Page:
Frank Timoney brick yards Middletown Daily Argus July 15 1897

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Frank Timoney brick yards
Middletown Daily Argus July 15 1897 - RESERVOIR^ BURST. Death and Disaster Caused by...
RESERVOIR^ BURST. Death and Disaster Caused by Rush of "Water. SEVES KILLED ASD MANY INJURED. The Montreal Cxpret* Train Ha* a Narrow J£dca]w frotut^Plo.ujfiDtf Into a Wanhoiit--Hoc»e» Swept ^ Away ttf tho Flood. Matteawan, Nl ^., July 15.--With a roar which was hefcrd for miles, even above the battle o'f the elements, a mighty wall of water swept down narrow valley east of-Fishkill yesterday, tearing down trees, Hfting bowlders its flood and bearing - to destruction everything in its course/.. ^ Seven persons lost thefclives in its onset, and 150 were render-fed homeless. House after house wa* swept away the van of the water, which left in pourse a furrow like a. river" bed. Minions of gallons of water, set free by the giving way of two,:reservoirs high on the mountain side, w«nt ' In the flood laden with debris of descriptions. ";-; * The reservoir which caused'th'e'disas- ter is known as the Melzingah. '.It situated high up on the hills about iniles^south of MatteawarT^and about mile s?ast of Fishkil!. It was built-, in two parts, an upper and a lower, ·was about 500 feet long. 300 feet wide and 35 feet deep. The Fishkill and teawan Water company used it as an Auxiliary supply to its regular water- ·works system, thf main source of Is several miles distant. The reservoir collected its water mainly from the north side of South .and us overflow ran hi to the Hudson a small stream k n o w n as creek, running through a. narrow ravin for about a quarter of a. mile, which opened into a plain between the rive and the foot of the hilip. The reservoi ·was 5K feet above tidewater. Breakini^of the Dam. It was through this rapine that th mights' flood of water swept on its to the river. The flood was pent ui in the narrow confines of the little ley and gathered resistless force before it hurled itself upon the plain below carrying death and destruction in its path. What houses there were in its way were picked up bodily from thei foundations and either dashed to pieces JOT whirled along in the torrents like ·chips on an angry sea. , The heavy rains of the last few 3)fi swollen Melztngah reservoir to thf ·brink. Every little rivulet that fed i Kad become a rushing stream. If the dams had been strong enough, the «r%'oir would simpiy have overflowed and the only- result would have been that Melzingah creek would have become become an angry little river. vJThe dam between the upper half of rfte reservoir and the lower gave away i|nd the f u l l weight and volunre~Tf ·.vater that had been confined in the upper part was precipitated against the lower dam. Of course the lower dam couldn't -stand the strain. The down coming ruah of water swept it av. ay as completely as though it had been a wall of cardboard, and w i t h a terrific the m i g h t y torrent 1^3p^d d o ravine on its way to th» river. Home* Swept Away. Between the ravine and th«* river lay the Nn\ York C e n t r a l and River r a i l r o a d tracks, on th» l i t t l e plain. Between them and tho on the lowlands, wer^r about a dozen Ijuilding-s. chiefly dwelhners and the extensive extensive brick works of Van Buren Tlmoney,, T.vo of the houses were occupied occupied as boarding houses for the employees employees of the brickyard^ and contained a large number of jvrsrms. The d w ings *vere also occupied m a i n l y workmen. Wh^n the flood poured out of the nelitke ravine and spread over th» fiat- lands. !t had gained an a w f u l Its downward rush. It picked up each house in Its path and hurled it onward In a smashing, grinding wreck. It demolished demolished the brick works utterly Not vestige of the extensive b u i l d i n left. It carried away a big bridge across the roadway and flung it in pieces into the river. It tore away a hole In the railroad tracks 100 yards wide. It hurled one of the workmen's ·big boarding houses bodily into the Hudson. Some of the people living In the of the torrent got to the higher ground 1n safety. Many did not. One f a m i Perry by name, in Its wild flight, left the baby behind. Most of the killed were in -the workmen's boarding houses. The names of those whose bodies ·been recovered, as officially given out by ·Coroner H. B. Bevier. are as follows: Mrs. John Corroy. aged 36, wife of ·engineer In TImoney's brickyard. Mrs. Mary Ferry, aged 38 years, a ·widow. William Ferry, aged 9 years, son of Mrs. Ferry. John Sruka, a Hungarian, 28 years old. Philamena Deluka, an Italian girl, 6 years old. The missing are: John Conroy, son Engineer Conroy, aged 2 years; Julia Conroy, daughter of Engineer Conroy, aged 6 years, and an unknown Hungarian, Hungarian, whose brother declares that he ·drowned. ri Exorenn Train's Narrow Kicapo. The Montreal express from New York had a narrow escape. Tt was due at the place where the washout occurred Just about the time the flood came. A watchman at the brickyard heard the roar of the torrent and thought of ^Ihe train. He snatched up a signal lamp and ran wildly up the track. As lie h«nrd the whistle of the locomotive It was drowned by the crash of tho flood striking the buildings behind him. The express rushed on. a.n3 in an In- «t*.nl th* *I»re of the- headlight was), P t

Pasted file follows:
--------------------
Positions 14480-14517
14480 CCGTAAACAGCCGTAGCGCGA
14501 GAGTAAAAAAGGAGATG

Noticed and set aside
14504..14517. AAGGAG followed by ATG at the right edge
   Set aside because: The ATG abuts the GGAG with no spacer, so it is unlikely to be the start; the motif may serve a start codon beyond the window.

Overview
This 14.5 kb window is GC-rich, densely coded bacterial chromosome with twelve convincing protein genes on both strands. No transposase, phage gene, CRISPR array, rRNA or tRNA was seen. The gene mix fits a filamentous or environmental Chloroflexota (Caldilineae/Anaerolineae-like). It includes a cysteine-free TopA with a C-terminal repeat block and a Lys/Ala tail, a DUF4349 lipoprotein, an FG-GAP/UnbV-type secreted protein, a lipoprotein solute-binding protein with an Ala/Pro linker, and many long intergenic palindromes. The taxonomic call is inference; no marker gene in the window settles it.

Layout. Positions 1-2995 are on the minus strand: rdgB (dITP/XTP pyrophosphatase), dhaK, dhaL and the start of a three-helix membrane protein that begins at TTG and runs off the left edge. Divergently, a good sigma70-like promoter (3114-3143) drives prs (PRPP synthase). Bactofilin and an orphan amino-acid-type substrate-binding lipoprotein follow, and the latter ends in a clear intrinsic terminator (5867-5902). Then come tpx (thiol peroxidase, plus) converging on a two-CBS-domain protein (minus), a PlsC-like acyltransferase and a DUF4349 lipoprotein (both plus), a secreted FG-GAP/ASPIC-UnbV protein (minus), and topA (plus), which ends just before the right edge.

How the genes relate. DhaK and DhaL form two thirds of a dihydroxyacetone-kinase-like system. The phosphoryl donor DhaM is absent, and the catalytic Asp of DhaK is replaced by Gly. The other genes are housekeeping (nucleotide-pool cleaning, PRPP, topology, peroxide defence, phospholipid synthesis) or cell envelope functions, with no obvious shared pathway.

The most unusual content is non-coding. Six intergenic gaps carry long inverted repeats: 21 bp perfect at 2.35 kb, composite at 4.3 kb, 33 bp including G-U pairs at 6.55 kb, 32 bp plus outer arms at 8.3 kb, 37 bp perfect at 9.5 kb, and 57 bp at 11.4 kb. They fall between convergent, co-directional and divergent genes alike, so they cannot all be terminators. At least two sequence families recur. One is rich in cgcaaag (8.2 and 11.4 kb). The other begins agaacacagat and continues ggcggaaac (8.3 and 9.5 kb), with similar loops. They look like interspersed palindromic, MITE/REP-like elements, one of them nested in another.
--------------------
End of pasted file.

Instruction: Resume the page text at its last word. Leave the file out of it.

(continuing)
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  1. Middletown Daily Argus,
  2. 15 Jul 1897, Thu,
  3. Page 1

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  • Frank Timoney brick yards Middletown Daily Argus July 15 1897

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